This Saturday, less than 48 hours before the start of the event, Andy Murray announced his withdrawal from the U.S. Open.
A visibly upset Murray told the press:
“This is why I didn’t want to come in here. [I] had the issue with the hip since my match with Stan [Wawrinka] in Paris. Did pretty much everything that I could to get myself ready here and took a number of weeks off after Wimbledon. I spoke to a lot of hip specialists. Tried resting, rehabbing, to try and get myself ready here.
” [I] was practising okay the last few days, but it’s too sore for me to win the tournament and ultimately that’s what I was here to try and do.
“Unfortunately, I won’t be playing here this year.”
Unjustified criticism towards Murray
This announcement triggered a wave of criticism towards the former N°1. Why did he wait until after the draw to make his decision?
Looking at how upset he was during his press conference is, probably, a big part of the reason. He visibly wanted to play. His words, “[I] was practising okay the last few days”, are also quite telling in themselves. Maybe the acute pain that has kept him away from the courts for the last month came back.
Watch Murray’s full presser
We do not know. Only Murray and his team have the answers.
However, the Scot does not owe anything to anyone. He is only responsible for himself. A professional to the core, he knew he had no chance to win the tournament. It is very possible that something had happened between Friday and Saturday to justify his decision.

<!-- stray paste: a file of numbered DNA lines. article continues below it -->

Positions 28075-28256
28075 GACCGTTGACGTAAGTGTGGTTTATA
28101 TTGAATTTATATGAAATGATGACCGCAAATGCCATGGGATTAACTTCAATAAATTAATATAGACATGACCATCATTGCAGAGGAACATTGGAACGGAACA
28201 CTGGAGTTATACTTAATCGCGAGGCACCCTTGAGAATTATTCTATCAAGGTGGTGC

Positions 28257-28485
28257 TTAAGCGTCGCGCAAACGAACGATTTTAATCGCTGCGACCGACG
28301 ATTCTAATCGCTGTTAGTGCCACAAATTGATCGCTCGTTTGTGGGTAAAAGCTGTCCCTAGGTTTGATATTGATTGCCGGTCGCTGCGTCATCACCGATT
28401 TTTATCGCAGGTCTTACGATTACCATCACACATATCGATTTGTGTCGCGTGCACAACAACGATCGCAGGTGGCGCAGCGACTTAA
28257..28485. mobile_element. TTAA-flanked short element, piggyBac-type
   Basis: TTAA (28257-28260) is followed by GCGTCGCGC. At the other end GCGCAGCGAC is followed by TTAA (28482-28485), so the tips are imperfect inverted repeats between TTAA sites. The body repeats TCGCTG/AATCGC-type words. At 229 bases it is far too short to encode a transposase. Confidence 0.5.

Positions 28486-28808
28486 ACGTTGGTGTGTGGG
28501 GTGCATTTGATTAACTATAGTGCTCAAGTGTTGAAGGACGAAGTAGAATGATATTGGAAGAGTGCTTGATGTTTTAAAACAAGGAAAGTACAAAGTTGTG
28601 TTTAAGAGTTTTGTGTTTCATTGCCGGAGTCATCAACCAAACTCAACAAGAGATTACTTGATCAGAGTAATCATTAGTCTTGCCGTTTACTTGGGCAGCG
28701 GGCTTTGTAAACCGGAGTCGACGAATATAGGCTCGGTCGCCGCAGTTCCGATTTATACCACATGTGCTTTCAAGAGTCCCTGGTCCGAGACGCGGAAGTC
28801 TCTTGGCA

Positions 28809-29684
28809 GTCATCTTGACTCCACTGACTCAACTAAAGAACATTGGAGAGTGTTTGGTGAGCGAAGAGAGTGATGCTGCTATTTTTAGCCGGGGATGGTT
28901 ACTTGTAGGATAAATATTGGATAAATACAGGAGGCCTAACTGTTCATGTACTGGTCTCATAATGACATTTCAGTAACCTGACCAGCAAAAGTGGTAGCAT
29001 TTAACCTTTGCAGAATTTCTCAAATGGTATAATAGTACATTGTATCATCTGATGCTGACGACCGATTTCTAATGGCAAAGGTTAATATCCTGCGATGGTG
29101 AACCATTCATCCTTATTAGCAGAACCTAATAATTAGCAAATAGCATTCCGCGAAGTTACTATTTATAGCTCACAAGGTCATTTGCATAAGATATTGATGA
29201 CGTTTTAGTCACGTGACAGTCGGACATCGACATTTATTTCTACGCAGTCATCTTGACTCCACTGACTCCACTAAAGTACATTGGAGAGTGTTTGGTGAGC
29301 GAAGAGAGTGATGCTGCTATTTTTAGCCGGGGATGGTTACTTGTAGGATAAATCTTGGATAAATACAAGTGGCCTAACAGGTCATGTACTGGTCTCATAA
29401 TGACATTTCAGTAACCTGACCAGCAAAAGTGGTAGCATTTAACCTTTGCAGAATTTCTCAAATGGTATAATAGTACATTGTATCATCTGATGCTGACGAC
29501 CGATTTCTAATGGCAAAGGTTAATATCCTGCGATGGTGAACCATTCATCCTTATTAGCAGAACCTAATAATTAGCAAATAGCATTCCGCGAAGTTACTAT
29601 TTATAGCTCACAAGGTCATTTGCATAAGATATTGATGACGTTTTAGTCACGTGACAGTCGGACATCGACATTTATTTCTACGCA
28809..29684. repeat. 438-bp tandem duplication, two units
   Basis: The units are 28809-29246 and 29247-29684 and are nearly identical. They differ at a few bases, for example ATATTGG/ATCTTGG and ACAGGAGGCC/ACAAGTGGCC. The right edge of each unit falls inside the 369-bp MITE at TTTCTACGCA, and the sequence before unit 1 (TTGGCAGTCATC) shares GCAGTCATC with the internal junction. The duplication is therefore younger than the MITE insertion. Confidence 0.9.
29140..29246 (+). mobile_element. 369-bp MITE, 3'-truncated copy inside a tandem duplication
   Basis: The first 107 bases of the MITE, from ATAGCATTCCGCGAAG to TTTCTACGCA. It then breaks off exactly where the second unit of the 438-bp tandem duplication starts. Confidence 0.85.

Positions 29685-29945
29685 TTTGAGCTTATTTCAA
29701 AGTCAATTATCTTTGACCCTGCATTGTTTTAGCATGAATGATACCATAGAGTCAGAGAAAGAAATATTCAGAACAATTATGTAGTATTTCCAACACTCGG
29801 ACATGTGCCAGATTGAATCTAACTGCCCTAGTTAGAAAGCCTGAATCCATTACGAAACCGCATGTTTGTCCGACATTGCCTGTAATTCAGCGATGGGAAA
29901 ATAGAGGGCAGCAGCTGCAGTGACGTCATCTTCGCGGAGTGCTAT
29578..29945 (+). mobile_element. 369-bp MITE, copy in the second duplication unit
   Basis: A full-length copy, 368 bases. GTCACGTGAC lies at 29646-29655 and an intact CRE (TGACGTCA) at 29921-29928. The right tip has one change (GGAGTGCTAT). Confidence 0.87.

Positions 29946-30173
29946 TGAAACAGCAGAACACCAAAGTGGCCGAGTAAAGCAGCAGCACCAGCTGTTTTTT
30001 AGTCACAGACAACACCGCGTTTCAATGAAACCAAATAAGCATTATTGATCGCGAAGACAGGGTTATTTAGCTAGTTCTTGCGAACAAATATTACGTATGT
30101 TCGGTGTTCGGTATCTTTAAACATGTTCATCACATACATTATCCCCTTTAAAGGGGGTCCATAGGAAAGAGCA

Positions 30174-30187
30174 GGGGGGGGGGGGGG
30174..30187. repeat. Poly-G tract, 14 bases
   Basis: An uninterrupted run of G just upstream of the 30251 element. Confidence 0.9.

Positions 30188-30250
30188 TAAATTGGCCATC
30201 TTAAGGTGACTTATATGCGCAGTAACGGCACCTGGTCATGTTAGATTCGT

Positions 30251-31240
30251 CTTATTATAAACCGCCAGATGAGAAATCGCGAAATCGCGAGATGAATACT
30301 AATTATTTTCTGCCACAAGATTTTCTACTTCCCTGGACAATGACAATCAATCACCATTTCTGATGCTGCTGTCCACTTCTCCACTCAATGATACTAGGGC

When confronted to such a decision, the rest of the field does not matter.
Nevertheless, when one looks at his face and his barely repressed tears in press, it seems like the criticism of his decision, of its timing, is unjustified. After all, it will not change the outcome of the tournament.
Regardless, we do not know what the draw would have looked like without him.
What we do know is that a lot of juggling was made before the schedule was released.
Considering that Murray withdrew after the draw, but before the release of the schedule for Day 1, Marin Cilic, the fifth seed, will take his place and will face Tennys Sandgren on Monday. Sam Querrey will take the Croatian’s spot against Gilles Simon, and Philipp Kohlschreiber (instead of Querrey) will play Tim Smyczek. Finally, Lukas Lacko enters as Lucky Loser. He will be Benoît Paire’s rival.